The Sydney Morning Herald

Families reap grim harvest on India's mighty tea plantations

Author: Jason Koutsoukis
Date: 06/12/2014
Words: 1483
Source: SMH
          Publication: Sydney Morning Herald
Section: World
Page: 26
A cup of tea is symbolic of taking a break but for many tea workers that's unlikely. South Asia correspondent Jason Koutsoukis reports.

Last month, a group of workers at a West Bengal tea estate wedged between Nepal, Bhutan and Bangladesh abruptly ended wage negotiations with their boss, dragged him outside and beat him to death.

The victim was Rajesh Jhunjhunwala, 54, the owner of the 174-hectare Sonali Tea Estate in India's far northern reaches, which is considered small in a country where tea is the largest private-sector employer, providing work for more than 1 million permanent workers and up to 2 million seasonal labourers.

"Of course we are all devastated, and very afraid," Jhunjhunwala's cousin, Bikas Agarwal, told Fairfax Media. "The newspapers say this was about a dispute over wages. We are not sure, we think there are other motives. We are still in the mourning period so we have not begun the serious investigations, which will begin next week."

Police have sealed off the area around Sonali estate where the workers and their families live, to prevent further violence, and made six arrests in connection with the murder.

Tea labour unions, which have been negotiating a wage rise since April, say workers at the Sonali estate had not been paid for two months.

"If this was true, then that doesn't explain why the workers would kill him," Agarwal says. "Because if he is dead, then no one is getting paid."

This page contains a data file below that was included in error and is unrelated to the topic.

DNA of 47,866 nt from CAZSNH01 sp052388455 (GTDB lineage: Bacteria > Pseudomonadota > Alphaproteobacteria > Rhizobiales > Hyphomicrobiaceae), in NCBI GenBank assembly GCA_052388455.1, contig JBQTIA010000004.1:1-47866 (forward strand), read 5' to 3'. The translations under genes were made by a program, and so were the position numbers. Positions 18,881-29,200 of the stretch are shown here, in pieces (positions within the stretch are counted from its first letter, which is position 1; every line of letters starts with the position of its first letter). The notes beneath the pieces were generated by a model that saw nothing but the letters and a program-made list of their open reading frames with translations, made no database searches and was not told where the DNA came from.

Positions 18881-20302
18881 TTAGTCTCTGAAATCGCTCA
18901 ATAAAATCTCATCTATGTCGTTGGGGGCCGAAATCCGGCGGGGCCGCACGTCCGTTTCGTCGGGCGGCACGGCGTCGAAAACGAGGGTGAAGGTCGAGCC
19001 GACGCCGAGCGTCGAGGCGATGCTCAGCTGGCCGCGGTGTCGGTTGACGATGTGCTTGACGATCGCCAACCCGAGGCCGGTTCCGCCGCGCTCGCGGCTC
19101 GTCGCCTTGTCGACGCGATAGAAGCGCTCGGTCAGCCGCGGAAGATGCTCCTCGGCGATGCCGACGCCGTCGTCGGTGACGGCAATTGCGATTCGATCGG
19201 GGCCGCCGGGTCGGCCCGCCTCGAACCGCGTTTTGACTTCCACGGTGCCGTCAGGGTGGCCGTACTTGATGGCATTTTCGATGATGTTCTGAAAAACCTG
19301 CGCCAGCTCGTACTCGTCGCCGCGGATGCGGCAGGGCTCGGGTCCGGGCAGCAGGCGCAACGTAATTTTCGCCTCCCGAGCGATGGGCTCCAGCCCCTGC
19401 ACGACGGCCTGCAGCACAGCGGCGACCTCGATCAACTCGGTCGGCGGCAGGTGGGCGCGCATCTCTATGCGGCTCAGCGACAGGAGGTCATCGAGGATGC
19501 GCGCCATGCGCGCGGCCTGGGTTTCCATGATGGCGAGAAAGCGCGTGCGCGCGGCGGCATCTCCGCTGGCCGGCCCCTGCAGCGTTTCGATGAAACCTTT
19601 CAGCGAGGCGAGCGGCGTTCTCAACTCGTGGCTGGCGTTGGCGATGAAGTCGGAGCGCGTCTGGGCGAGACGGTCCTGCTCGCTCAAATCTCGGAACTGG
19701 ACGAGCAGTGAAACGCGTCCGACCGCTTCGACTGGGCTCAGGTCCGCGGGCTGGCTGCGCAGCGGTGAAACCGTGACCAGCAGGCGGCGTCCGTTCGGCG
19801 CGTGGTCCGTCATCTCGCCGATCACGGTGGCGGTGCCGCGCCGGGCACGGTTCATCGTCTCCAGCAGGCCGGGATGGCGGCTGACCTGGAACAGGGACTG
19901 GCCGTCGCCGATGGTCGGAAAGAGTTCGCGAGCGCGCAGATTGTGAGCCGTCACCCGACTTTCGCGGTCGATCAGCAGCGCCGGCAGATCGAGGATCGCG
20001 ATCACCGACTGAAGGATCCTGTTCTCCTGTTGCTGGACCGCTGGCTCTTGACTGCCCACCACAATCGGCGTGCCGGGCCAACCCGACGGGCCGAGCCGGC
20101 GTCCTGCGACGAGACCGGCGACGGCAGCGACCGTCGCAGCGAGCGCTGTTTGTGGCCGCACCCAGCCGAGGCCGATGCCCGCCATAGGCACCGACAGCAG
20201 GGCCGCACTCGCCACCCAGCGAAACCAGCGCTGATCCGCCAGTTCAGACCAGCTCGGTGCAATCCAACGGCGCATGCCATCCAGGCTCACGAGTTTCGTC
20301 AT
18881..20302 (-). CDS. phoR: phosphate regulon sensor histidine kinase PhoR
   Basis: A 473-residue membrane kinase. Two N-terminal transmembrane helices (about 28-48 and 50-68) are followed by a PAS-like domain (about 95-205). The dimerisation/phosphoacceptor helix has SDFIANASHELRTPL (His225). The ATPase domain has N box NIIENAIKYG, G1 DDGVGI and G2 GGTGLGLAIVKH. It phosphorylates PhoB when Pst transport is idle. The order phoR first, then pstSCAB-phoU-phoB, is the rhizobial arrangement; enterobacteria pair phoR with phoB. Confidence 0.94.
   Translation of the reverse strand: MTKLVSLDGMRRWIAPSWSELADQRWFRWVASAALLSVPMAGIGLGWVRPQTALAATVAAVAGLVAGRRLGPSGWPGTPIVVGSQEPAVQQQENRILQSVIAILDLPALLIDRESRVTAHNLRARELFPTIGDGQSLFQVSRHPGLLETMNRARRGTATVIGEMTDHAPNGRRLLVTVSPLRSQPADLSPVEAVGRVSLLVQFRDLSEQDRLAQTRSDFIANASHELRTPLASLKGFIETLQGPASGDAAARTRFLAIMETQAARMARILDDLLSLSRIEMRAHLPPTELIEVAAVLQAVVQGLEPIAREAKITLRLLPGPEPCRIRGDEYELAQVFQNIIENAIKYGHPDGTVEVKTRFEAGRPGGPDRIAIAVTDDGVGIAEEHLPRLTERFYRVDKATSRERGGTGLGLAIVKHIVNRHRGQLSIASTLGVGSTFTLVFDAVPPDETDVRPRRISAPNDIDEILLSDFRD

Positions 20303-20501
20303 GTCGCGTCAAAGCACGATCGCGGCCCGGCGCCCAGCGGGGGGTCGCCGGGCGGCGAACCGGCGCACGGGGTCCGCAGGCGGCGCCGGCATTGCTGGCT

Whatever the motive, violence on Indian tea plantations is not an isolated occurrence. In 2012, a tea plantation owner and his wife were burned alive when their bungalow was set alight by a mob of 1000 enraged workers, who told police the couple deserved to die because of the cruelty with which they had treated their workers.

The plight of Indian tea workers has become the focus of a major international campaign by groups such as Stop the Traffik and Columbia Law School's Human Rights Institute, which argue poorly paid plantation workers and their destitute families are a major source for human traffickers. They lure away mainly women and children with promises of a new life but the victims end up enslaved in factories and households where wages are paid mostly to the traffickers.

In an investigation of the conditions faced by the workers and their families, Fairfax Media visited the remote Hattigor Tea Estate in northern Assam near the border with Bhutan, about five hours from the Assam capital, Guwahati.

Hattigor is partly owned by the Tata group, a giant Indian conglomerate, and is the source for prominent tea brands available in Australian supermarkets such as Tetley.

The plantation is home to about 5000 workers and their families. Life exists there in a kind of fossilised colonialism that would not be out of place in an E.M.Forster novel, where the plantation manager rules from an opulent, guarded bungalow, while the workers and their families make do in mosquito-infested slum housing.

Many of the tea pickers are third or fourth-generation workers who know little else but life among the rows of waist-high tea trees first planted by the British in the late 1800s.

Full-time workers earn a daily wage of about $1.75 and work eight hours a day, six days a week. Their wage is subject to deductions of at least 30 per cent for meals and accommodation. Seasonal labourers earn slightly less.

While most tea-plantation families have one full-time worker employed all year round, and another who gets seasonal work for six months of the year, their children are idle with little access to decent education. Just how vulnerable these children are to being exploited by merciless labour agencies was brought to wider attention in October when the Nobel Peace Prize was awarded to children's rights activist Kailash Satyarthi for his work on child labour conditions in India.

Many of the children of tea workers in plantations such as Hattigor end up as servants. Many others are trafficked into the red-light districts of cities such as Kolkata or Mumbai, or sold abroad.

"I was 13 years old," says Elena, now aged 15. "My father is an alcoholic, my mother works full-time in the plantation. I was born there and I had nowhere else to go."